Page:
PrizePicks Tells California AG its Fantasy Sports are Contests of Skill

Posted on: February 20, 2024, 10:29h. 

Last updated on: February 20, 2024, 11:26h.

PrizePicks, looking to protect its most critical operating jurisdiction, has submitted testimony to California Attorney General Rob Bonta. In it are claims its fantasy sports games are contests of skill.

PrizePicks California fantasy sports
PrizePicks has submitted testimony to California Attorney General Rob Bonta’s office claiming fantasy sports are contests of skill. The pick’em operator believes skilled players win more, therefore demonstrating its claim. (Image:

The platform is hoping to continue its business in all-important California. Bonta last fall announced his office would review the legality of fantasy sports at the request of state Sen. Scott Wilk (R-Santa Clarita).

The testimony comes following last week’s news that the Florida Gaming Control Commission gave PrizePicks — and two other fantasy sports companies that run pick’em games — orders to cease such operations by March 1,

Bonta’s office is fielding public input on the fantasy sports question. On his state office’s website it reads:

Does California law prohibit the offering and operation of daily fantasy sports betting platforms with players physically located within the State of California, regardless of whether the operators and associated technology are located within or outside of the State?”

PrizePick’s legal counsel says the state law doesn’t prohibit such gaming operations. The company is operational in about 30 states, including many states where sports betting isn’t legal, like California.

PrizePicks Makes Case

Since its founding in 2017, PrizePicks has been at the forefront of new fantasy sports concepts, with one such format being pick’em games. Instead of traditional daily fantasy sports — where players assemble a roster of athletes and compete against a pool of other fantasy sports players after paying a contest entry fee — pick’em games involve players assembling a roster of athletes and betting against the house. They seek to determine whether the lineup will go over or under the projected fantasy points the curated team should win.

Florida gaming regulators recently determined that pick’em games violate the state’s gaming laws. The powerful Seminole Tribe, which holds a gaming monopoly across most of the state, supported the legal campaign to force out pick’em platforms. The Florida Gaming Control Commission also told Betr and Underdog Fantasy to exit the Sunshine State.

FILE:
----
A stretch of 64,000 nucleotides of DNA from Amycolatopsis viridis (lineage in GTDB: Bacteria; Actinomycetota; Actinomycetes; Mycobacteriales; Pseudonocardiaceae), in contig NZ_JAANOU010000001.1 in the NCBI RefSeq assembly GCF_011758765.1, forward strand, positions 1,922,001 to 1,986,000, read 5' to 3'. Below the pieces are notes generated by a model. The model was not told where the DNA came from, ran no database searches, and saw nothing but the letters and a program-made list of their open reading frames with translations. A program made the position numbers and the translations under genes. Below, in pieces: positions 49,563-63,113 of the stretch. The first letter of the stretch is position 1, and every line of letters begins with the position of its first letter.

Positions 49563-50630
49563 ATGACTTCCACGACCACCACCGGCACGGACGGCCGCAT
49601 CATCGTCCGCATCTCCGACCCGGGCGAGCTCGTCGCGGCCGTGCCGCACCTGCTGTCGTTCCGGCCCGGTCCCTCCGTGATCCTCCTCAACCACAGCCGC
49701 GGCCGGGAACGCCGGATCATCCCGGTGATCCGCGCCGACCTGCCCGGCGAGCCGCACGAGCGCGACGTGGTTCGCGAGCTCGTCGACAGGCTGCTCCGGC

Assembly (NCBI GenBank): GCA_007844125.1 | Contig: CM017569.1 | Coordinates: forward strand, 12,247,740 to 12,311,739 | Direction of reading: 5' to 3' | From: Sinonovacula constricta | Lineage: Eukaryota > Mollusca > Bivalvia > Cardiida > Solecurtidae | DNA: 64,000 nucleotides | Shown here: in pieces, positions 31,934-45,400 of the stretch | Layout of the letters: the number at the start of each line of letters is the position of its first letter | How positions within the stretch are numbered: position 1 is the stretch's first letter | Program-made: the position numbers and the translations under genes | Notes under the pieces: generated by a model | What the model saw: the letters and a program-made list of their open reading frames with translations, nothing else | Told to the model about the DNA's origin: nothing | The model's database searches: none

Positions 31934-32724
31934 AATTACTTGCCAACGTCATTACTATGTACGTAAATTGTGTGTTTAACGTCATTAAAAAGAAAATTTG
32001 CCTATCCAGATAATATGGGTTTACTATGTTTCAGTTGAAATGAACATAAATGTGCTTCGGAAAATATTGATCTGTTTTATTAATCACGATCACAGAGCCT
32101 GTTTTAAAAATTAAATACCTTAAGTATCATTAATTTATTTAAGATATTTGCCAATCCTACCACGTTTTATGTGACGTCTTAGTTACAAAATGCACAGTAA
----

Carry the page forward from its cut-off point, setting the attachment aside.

In California, PrizePicks stresses that state law doesn’t prohibit games of skill, which the company contends fantasy sports and pick’em contests constitute. The company’s submission said data proves that claim, as “skilled players achieve significantly more success” in fantasy sports contests.

Decision Forthcoming

Fantasy sports contests aren’t currently regulated in California, allowing operators to run their games in a gray area. The leading platforms, including DraftKings and FanDuel, are also seeking a legal framework to solidify their operations.

After fielding testimony and public opinion, California’s legal position on fantasy sports will come from Deputy Attorney General Karim Kentfield. Such an opinion isn’t law, but will presumably increase the likelihood of California bringing criminal charges against operators deemed to violate the opinion.

California presently only has laws authorizing commercial cardrooms, tribal casinos, the state-run lottery, pari-mutuel horse race wagering, and charitable gaming. The state’s complicated gaming industry has led to a stalemate in legislative efforts to expand gaming to include sports betting.

Being the country’s most populated state, sportsbook operators have for many years viewed California as a critical asset to come online. Almost six years after the US Supreme Court said sports betting legality is a state’s right to decide, the odds of California joining the nearly 40 other states that have passed sports gambling laws remain long.